I plan to modify mine at my own risk, as I believe it is still a good product for use, with a minor modification, but as a whole yes would I have been wholly unsatisfied a return would have been sought as that is the correct course of action rather that a (see above) admittedly overzealous post on a public forum.
 

Valantar

Shrink Way Wielder
Jan 20, 2018
1,605
1,463
First off: Apologies if coming off a bit antagonistic. I appreciate the product and the niche it occupies, and the work you've done to get it here. Should have been more constructive in my approach to feedback earlier.

Than said, I would look into either extending the cold plate or pump screws to extend through one plate to thread into the other as an easy way to add additional clamping force, at minimal risk to the integrity of the acrylic. alternatively, add a screw from the top under the pump as seen below, though this risks potential for cracks with the small amount of material between it and the pump opening. less ideal of a location to install into.



While I may be an aerospace engineer, all orings regardless of usage case require an even clamping force to seal properly, which is the root of my concern in the design lack of even clamping and degradation over time increases the risk of a critical failure in the area with less clamping force. given this is using a Class I oring, with a use life of around 3 years, I felt this was a reason to be concerned that failure may be seen earlier in its lifespan, risking hardware failure.
I plan to modify mine at my own risk, as I believe it is still a good product for use, with a minor modification, but as a whole yes would I have been wholly unsatisfied a return would have been sought as that is the correct course of action rather that a (see above) admittedly overzealous post on a public forum.
Ouch, that looks like a crack waiting to happen. Drilling and tapping a hole with just a few mm of acrylic on either side in the area of the block with the most stress? That doesn't sound like a good idea to me, especially when the screw will just be holding against threads cut into the acrylic. I would rather deal with changing an O-ring every few years (the loop should be torn down for cleaning anyhow) than ruining a perfectly good block.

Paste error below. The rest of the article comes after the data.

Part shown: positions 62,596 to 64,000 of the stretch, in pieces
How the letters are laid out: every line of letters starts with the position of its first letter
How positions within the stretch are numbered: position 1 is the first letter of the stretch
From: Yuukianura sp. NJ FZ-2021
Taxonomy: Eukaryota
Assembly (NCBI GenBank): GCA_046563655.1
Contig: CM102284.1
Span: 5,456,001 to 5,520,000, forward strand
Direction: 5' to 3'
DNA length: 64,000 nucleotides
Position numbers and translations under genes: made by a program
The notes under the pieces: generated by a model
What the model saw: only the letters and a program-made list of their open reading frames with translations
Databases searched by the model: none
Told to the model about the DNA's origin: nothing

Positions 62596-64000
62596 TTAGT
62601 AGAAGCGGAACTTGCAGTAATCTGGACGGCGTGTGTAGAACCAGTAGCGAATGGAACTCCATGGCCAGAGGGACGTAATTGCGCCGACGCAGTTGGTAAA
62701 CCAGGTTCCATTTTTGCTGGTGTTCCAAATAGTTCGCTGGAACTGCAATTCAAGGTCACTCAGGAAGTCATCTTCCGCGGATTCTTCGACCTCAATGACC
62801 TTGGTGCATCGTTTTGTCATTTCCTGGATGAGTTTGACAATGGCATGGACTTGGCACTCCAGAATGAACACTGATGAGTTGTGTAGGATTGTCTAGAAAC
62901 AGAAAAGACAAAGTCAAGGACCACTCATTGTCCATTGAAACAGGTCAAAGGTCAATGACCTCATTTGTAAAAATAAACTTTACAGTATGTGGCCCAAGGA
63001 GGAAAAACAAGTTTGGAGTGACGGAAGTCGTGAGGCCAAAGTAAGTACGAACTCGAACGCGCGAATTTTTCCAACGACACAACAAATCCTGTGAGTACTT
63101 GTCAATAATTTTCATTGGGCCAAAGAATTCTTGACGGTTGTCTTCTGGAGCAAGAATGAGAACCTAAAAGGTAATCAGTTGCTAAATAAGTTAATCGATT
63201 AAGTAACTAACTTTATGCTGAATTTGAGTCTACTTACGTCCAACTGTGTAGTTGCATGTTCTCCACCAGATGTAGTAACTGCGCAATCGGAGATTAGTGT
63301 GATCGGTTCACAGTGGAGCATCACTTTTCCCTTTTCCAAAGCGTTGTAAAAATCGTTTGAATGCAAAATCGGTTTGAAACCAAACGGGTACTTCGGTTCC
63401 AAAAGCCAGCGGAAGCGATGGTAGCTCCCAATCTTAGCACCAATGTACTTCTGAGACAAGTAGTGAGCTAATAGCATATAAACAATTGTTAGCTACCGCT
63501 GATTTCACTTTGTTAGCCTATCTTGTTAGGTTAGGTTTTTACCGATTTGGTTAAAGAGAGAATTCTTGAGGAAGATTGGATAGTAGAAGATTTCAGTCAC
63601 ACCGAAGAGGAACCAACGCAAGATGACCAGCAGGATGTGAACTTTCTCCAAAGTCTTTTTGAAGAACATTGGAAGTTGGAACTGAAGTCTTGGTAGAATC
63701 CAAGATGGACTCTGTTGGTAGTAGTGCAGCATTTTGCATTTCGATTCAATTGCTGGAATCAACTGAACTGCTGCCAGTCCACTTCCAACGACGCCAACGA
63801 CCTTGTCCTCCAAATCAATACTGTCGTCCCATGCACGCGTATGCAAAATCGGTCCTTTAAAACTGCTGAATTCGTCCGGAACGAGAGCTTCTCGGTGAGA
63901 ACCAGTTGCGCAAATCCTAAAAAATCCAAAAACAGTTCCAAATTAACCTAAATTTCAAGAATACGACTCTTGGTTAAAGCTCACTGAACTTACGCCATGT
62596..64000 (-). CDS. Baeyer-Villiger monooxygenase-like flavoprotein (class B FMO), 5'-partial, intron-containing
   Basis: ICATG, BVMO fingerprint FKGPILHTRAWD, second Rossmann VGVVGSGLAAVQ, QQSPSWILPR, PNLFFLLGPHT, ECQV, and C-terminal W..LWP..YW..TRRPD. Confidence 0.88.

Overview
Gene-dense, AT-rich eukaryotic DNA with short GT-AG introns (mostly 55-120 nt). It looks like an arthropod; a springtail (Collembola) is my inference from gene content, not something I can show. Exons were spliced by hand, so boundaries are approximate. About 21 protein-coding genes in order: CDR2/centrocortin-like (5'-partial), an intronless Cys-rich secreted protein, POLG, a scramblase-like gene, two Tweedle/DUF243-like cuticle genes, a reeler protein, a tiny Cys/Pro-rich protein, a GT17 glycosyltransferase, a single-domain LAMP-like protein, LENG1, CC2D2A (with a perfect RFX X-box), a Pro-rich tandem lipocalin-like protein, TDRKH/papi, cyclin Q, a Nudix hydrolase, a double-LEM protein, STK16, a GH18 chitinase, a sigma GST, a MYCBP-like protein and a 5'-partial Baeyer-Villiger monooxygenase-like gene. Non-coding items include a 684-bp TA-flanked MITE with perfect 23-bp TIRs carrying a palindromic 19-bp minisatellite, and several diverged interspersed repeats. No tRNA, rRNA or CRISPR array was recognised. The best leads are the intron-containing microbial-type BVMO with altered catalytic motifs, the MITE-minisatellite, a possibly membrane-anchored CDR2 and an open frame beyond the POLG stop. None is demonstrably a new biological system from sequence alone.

duynguyenle

Airflow Optimizer
Aug 20, 2019
282
263
While I may be an aerospace engineer, all orings regardless of usage case require an even clamping force to seal properly, which is the root of my concern in the design lack of even clamping and degradation over time increases the risk of a critical failure in the area with less clamping force. given this is using a Class I oring, with a use life of around 3 years, I felt this was a reason to be concerned that failure may be seen earlier in its lifespan, risking hardware failure.
I plan to modify mine at my own risk, as I believe it is still a good product for use, with a minor modification, but as a whole yes would I have been wholly unsatisfied a return would have been sought as that is the correct course of action rather that a (see above) admittedly overzealous post on a public forum.

While I see your point, given the moderate head pressures seen in a PC loop (something like 40-50kPa for a DDC Pump) and low coolant temperature (typical loops shouldn't be exceeding 45-50 C) I still don't see much of a concern, but as you said, if you're happy with modifying the block yourself, that's not too much of a problem. I personally think that's a bit close for comfort considering the small distance to the edge of the block for a threaded hole into acrylic. At this point you're trading peace of mind in terms of mid-span clamp force against potential higher risk of thermal creep-induced cracking near the theaded holes. In any case, that tradeoff is up to you. I'd just advise to be gentle with that fastener
 
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Alloy Craft

Caliper Novice
Oct 25, 2019
32
35
Uhh the screw in that location actually reduces stress in the acrylic mid span. So no, adding a hole there wont increase the chances of a crack occurring. Pyotor has a valid point, in that the bow in the acrylic loads the sealing ring unevenly. Orings are recommended to have a optimal squish for sealing against set pressures. Loading unevenly means some areas are over squished, some is optimal and some is under squished. Also acrylic is very good at creep so yes there is a possibility of leakage at a later date due to deformation of the plastic and loss of preload in the center. Creep occurs at room temperature for loaded plastics, and heat accelerates the process.